Captain Oliver

March 1, 2022

Excerpt from interview with Paul St. John by Paul A Fiori author of On Grampus Ledge The Wreck of the Brig St. John on October 7, 1849.

“What about Captain Oliver?

“That asshole!” He blurted out. “Whatever happened to the captain going down with his ship! He was the first into the lifeboat … and poof! … he was gone! He was a coward! He said angrily.”

In Chapter Seventeen of the same book many questions are asked though few answers given;

Of primary import here is this query: Was Capt. Oliver and his crew drunk? Perhaps drunk is too harsh a term to use, under the circumstances. Instead, I’ll rephrase the question and ask; were they hung over? …”

On the final night of their 30 day voyage, Captain Oliver had “… a treat of ‘ardent spirits’ given to the passengers, crew, and himself, in celebration. …Perhaps the crew enjoyed themselves a bit too much. If they were hung over or even worse, intoxicated, it would have affected their actions, slowing them, thus making Grampus Ledge an unavoidable obstacle.”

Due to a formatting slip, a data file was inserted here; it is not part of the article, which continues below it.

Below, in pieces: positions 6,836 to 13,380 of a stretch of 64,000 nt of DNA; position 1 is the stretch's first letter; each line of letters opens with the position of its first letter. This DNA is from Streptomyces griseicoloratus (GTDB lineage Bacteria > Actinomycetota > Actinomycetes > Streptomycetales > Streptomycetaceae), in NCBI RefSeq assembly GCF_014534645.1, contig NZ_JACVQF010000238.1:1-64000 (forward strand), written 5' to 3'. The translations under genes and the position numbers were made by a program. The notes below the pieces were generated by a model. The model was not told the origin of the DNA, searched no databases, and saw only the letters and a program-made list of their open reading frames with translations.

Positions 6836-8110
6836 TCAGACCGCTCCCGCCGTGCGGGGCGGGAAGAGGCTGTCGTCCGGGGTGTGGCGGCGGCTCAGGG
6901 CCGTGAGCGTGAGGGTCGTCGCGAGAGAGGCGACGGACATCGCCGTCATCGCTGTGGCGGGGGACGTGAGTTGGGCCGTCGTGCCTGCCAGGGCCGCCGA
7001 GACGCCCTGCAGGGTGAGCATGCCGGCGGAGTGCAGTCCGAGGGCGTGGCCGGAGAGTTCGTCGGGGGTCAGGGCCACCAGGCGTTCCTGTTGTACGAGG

From the History of Norfolk County, Massachusetts by D.H. Hurd: “In contrast to the kindness and heroism shown that day, was the heartlessness of the captain of the St. John, who, with his crew, left the vessel in a boat only half-full, and who in his cruel cowardice, neglected to inform the crew of the life-boat that his wrecked vessel was filled with perishing men, women, and children…”

How, one might ask, did the Captain’s desk survive the shipwreck? That story, too, is interesting in itself and reprinted in Fiori’s book with permission of the Cohasset Historical Society:

“On the morning after the British brig St John, loaded with Irish immigrants from Galway, Ireland, had been driven by a northeast gale upon Grampus Ledge off Cohasset, my father (Nathaniel Treat) was cruising the beaches in the Sandy Cove area. As he rounded Lyman’s Point, he saw a neighbor pull a chest up in the bushes and hide it.

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